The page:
The issue of replay attacks is a main concern when dealing with mutual authentication when both parties are confirming the other's identity and exchanging session keys. The primary issues with mutual authentication lies in the key exchange: confidentiality and timelines. Timelines are susceptible to replay attacks that disrupt operations by presenting parties with messages that appear genuine but are not. One type of replay attack is suppress-reply attack that can occur in the Denning protocol. The Denning protocol uses a timestamps to increase security. The issue here revolves around the reliance on clocks that are synchronized throughout the network. It is stated, "...that the distributed clocks can become unsynchronized as a result of sabotage on or faults in the clocks or the synchronization mechanism" (Stallings, 2003 p. 387). Li Gong states, "...the recipient remains vulnerable to accepting the message as a current one, even after the sender has detected its clock error and resynchronized the clock, unless the postdated message has meanwhile been somehow invalidated," which is unlikely. If the clock of the sender is ahead of the receivers and the message is intercepted, the opponent can replay the message when the timestamp becomes current. This type of attack is known as suppress-replay attack.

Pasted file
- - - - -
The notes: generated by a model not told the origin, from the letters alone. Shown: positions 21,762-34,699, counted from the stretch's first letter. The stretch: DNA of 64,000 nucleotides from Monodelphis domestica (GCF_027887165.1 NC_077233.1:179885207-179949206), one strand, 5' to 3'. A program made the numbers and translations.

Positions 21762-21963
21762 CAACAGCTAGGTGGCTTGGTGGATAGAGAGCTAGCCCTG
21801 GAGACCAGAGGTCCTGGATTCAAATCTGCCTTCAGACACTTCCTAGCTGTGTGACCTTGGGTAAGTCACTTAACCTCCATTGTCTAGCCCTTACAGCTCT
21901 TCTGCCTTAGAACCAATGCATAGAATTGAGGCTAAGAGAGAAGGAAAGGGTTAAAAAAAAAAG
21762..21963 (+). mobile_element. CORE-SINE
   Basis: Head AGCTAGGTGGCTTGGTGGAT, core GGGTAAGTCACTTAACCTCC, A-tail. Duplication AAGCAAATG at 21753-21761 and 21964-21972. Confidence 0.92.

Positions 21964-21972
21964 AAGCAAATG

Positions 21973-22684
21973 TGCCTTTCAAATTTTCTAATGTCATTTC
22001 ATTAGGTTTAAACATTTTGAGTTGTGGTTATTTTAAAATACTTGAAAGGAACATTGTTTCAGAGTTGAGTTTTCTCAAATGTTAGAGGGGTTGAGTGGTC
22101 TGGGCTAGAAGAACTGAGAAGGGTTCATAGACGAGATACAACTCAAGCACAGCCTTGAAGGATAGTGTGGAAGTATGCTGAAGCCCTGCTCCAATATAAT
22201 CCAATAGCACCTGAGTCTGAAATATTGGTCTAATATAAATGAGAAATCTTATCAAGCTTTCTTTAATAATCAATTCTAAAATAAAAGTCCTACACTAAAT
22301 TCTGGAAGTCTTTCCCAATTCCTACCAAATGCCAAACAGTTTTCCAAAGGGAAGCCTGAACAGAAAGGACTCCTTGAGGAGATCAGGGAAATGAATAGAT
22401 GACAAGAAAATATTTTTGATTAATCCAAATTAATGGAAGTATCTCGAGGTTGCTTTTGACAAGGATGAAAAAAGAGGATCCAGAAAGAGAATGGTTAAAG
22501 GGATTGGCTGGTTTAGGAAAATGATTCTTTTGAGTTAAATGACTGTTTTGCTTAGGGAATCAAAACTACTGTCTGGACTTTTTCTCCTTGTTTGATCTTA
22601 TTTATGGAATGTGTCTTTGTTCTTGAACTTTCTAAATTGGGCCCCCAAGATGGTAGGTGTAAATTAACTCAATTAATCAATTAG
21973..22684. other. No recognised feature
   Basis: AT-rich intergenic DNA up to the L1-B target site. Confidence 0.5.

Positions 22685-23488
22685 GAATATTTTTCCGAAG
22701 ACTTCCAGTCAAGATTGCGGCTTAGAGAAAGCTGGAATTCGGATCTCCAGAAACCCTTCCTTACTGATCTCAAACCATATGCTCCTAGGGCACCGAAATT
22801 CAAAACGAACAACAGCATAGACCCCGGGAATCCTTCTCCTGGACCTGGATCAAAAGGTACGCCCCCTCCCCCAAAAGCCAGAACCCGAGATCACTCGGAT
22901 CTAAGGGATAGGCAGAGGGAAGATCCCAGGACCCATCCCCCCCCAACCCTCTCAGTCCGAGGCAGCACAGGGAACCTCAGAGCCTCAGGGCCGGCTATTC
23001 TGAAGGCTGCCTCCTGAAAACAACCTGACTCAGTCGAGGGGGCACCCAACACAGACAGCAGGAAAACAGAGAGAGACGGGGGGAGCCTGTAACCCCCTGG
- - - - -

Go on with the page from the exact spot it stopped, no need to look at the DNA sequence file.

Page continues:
In order to address the concern of suppress-replay attack, an improved protocol was presented. Here are the detailed steps.
1. "A initiates the authentication exchange by generating a nonce, Na, and sending that plus its identifier to B in plaintext. This nonce will be returned to A in an encrypted message that includes the session key, assuring A of its timelines.